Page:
EDC approves contract with developer for Narrows property
By BRITTANY FHOLER
The Copperas Cove Economic Development Corporation board of directors approved a negotiated contract between the EDC and Arissa Properties LLC, for “Project Spring”, during a special meeting held Wednesday afternoon.
During the March 2022 EDC board meeting, the board held an executive session concerning Project Spring and a proposed real estate contract for the purchase of property in the Narrows Business Park. The developer intends to initially put up two spec buildings and further develop a 17.74-acre tract, according to Executive Director Fred Welch.
“One of the conditions that came back from the board meeting was that we want to ensure that this development takes place in a reasonable period of time,” Welch said. “Construction to begin on the first building, at least within 12 months of closing on the property, and in a schedule that would build that park out, we hope, over a five-year period of time, with some allowances. Particularly supply chain right now…it might take longer for materials and things to come on, but at least have a development plan.”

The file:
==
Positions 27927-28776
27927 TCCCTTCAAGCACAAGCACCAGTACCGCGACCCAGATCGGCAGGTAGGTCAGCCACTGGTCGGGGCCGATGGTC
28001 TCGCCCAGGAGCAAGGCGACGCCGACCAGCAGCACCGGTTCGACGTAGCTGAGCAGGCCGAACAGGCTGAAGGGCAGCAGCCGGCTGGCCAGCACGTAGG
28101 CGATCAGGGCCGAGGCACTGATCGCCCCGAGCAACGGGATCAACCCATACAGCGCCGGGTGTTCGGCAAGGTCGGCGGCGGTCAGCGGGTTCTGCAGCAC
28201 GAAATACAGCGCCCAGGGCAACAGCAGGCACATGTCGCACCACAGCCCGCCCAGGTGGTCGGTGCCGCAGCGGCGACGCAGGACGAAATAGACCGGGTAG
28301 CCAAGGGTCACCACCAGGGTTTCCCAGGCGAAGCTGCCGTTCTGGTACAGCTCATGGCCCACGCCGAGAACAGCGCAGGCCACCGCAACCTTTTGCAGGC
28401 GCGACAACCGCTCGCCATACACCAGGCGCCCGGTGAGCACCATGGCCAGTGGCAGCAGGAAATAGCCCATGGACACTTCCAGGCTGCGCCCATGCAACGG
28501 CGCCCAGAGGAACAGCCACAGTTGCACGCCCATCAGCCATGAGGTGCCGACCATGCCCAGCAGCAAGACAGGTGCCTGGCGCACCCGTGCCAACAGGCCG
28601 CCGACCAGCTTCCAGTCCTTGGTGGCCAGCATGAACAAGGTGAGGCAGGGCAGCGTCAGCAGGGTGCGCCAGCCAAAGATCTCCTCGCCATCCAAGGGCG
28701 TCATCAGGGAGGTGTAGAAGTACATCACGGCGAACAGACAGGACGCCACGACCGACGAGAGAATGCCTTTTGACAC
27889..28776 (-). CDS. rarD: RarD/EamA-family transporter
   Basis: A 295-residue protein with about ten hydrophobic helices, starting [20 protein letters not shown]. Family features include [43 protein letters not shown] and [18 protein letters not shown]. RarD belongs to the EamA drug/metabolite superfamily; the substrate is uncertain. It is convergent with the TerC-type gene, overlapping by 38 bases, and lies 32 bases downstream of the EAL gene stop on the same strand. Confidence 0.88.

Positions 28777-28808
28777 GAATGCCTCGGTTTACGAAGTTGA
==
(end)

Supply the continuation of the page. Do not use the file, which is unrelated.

Welch added that the EDC communicated this to the buyer, who responded back affirmatively and offered to sell the CCEDC back the property at its original purchase price in the event they don’t develop it.
The board of directors approved the contract with Arissa Properties, LLC, amending the verbiage in Section 13.6, allowing “First Right of Refusal” on any sale of undeveloped property at the original purchase price per acre of $43,519.69.
The area in the Narrows Business Park that the contract refers to is the 15.7-acre tract next to the Troops To Transportation tract.
With this contract, the Narrows has 36.9 acres of land still available for sale.
Welch later explained that Arissa Properties has built similar developments in several communities around the state.
“Everybody kind of agrees this will be, I think, a project that will probably increase the value of property over time, so worst-case scenario is we’d be if we have purchased property back in the event they did not fulfill the obligations of the contract will be covered that way.”
Once the contract is countersigned, it will start a 45-day Due Diligence period for the developer to come in examine the property, according to Welch.
“So, it’s not a done deal yet, but at least it’s the first step where we go forward,” Welch said.